We cannot buy into the anti-worker propaganda that if labour is more “flexible” (meaning it’s easy to retrench, instill zero hour contracts – rolling back decades of hard-won gains), the economy will “recover”.

These notions constitute a direct assault on workers rights and working conditions. The only “recovery” in these conditions will be in terms of increasing profits at the expense of working class livelihoods.

Organised labour can wield revolutionary might. It is up to the working class to lead the way since the ruling class has failed to improve society. Demands such as nationalising Clover under democratic workers’ control provide a viable alternative not only for Clover but for other industries at risk of dismantling.

The Clover Strike Campaign holds the potential to become the basis for a much broader campaign that can unite the working class against austerity and around the demand to nationalise the commanding heights of the economy under democratic worker and community control.

Nationalisation under these terms is a sharp alternative to the deepening capitalist crisis and corruption of State-Owned Enterprises (SOEs).

The bourgeois parties have no response to the crises of poverty, unemployment and growing inequality. Allowing Clover’s decision to close factories, retrench workers en masse and cut workers wages whilst giving its CEO R40 million a year in salary and R107 million in interest free loans amply demonstrates the ANC’s impotence and complicity in job losses.

To unite the working class on a programme for nationalisation, we must link the struggle in Clover with the campaign for a creation of a mass workers’ party to mobilise support for the Clover strike, and to link workers active in important struggles in PetroSA, SA Breweries, the University of Pretoria, the University of South Africa (UNISA), and RUA Construction amongst others.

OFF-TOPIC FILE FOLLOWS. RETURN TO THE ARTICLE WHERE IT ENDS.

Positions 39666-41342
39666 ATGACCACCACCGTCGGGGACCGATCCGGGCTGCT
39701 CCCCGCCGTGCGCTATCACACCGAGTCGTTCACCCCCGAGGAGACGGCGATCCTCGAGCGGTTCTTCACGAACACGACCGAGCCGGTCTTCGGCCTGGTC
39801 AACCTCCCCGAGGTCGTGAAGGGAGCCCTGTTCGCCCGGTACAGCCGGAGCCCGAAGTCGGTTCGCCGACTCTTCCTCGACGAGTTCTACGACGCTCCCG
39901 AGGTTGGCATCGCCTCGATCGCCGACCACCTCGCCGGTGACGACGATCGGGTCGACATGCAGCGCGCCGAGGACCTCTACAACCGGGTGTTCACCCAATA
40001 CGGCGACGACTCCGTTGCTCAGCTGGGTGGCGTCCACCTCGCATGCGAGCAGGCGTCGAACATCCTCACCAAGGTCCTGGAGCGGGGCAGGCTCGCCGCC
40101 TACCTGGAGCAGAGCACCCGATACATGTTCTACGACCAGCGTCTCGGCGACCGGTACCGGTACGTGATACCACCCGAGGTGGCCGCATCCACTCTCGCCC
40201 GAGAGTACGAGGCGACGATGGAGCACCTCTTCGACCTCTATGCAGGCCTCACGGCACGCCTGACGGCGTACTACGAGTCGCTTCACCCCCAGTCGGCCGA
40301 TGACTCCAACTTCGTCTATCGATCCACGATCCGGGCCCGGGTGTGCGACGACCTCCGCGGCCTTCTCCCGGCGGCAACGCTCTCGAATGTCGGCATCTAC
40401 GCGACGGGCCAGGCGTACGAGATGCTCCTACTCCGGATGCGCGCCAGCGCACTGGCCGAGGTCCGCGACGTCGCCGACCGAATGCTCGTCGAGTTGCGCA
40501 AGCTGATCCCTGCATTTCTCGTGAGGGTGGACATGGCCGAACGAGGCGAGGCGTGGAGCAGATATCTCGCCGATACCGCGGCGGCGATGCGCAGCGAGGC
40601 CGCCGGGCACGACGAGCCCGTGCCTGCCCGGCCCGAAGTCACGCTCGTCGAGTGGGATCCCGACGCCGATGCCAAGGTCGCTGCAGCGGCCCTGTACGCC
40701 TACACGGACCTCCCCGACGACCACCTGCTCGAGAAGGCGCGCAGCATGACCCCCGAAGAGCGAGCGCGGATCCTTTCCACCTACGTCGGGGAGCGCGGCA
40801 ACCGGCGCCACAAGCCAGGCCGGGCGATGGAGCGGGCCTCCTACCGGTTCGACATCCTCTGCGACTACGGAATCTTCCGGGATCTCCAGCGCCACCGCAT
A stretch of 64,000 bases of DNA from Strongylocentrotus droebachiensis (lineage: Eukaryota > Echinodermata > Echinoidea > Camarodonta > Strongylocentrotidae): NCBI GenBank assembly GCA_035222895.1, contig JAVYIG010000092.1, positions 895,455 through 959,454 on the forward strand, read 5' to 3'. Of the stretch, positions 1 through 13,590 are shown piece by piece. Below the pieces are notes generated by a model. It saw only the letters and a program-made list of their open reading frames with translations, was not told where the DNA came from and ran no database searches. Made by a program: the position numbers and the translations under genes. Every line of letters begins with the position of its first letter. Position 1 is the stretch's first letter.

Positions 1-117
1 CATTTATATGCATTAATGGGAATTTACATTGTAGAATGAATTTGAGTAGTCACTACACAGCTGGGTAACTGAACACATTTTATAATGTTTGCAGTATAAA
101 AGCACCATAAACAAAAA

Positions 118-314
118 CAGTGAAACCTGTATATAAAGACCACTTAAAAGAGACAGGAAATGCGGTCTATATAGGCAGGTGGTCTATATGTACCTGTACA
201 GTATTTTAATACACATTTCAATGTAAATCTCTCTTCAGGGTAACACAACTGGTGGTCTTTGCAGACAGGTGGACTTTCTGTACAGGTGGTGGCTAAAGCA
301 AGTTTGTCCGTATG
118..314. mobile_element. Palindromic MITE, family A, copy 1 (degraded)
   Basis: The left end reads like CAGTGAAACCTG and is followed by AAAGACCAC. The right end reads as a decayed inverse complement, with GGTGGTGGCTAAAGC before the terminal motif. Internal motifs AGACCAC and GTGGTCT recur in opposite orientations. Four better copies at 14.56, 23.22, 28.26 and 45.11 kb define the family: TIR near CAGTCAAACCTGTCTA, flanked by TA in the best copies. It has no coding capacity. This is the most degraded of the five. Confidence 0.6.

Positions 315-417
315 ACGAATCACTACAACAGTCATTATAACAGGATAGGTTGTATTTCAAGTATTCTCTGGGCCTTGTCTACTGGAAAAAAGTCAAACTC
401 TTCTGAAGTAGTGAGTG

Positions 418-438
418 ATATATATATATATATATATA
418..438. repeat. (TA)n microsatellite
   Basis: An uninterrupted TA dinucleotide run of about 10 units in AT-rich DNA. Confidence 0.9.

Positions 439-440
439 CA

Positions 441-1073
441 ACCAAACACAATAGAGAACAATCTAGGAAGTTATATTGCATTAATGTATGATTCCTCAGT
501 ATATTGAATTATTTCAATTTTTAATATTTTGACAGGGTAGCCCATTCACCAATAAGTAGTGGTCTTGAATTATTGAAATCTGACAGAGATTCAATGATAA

While the parties of the ruling class, including the EFF, are stoking the flames of xenophobia in order to scapegoat their failures and play a game of divide-and-rule, the working class has no political party of its own.

The 2021 elections saw the advent of many small political parties, many of which evolved from sections of the petty bourgeoisie claiming to be alternatives to the ANC, DA (Democratic Alliance) and the stagnant EFF (Economic Freedom Fighters).

Without working class politics grounded in a clear revolutionary socialist programme, many of them failed to convince the working class and broader society. The record low voter turnout shows that many people simply revolted with absenteeism.

The political vacuum on the left is evident in this strike campaign. More than ever we need to build a mass workers party under which the working class can democratically discuss and organise the struggle against capitalist exploitation.

This party can then take forward a revolutionary programme that will end wealth inequality.

Instead of being hoarded by a small minority, the wealth created by workers in sectors such as agriculture, manufacturing, mining and retail must be democratically controlled by working class communities.

This wealth can be used to create quality jobs for all, improve healthcare and education, build a world-class affordable public transport system, and to develop all industry and energy production in a sustainable way to reverse the current disastrous consequences of climate change.

Ultimately, nationalisation of big business is a vital transitional demand in arming the working class for a complete socialist transformation of the economy. Only a democratically controlled economy can meet the needs of society instead of being exploited by the wealthy few as we continue to see today.

Super-exploitation, job losses and austerity are the result of the capitalist system but another world is possible. Join us in the fight against capitalism and let us build a socialist future together now!’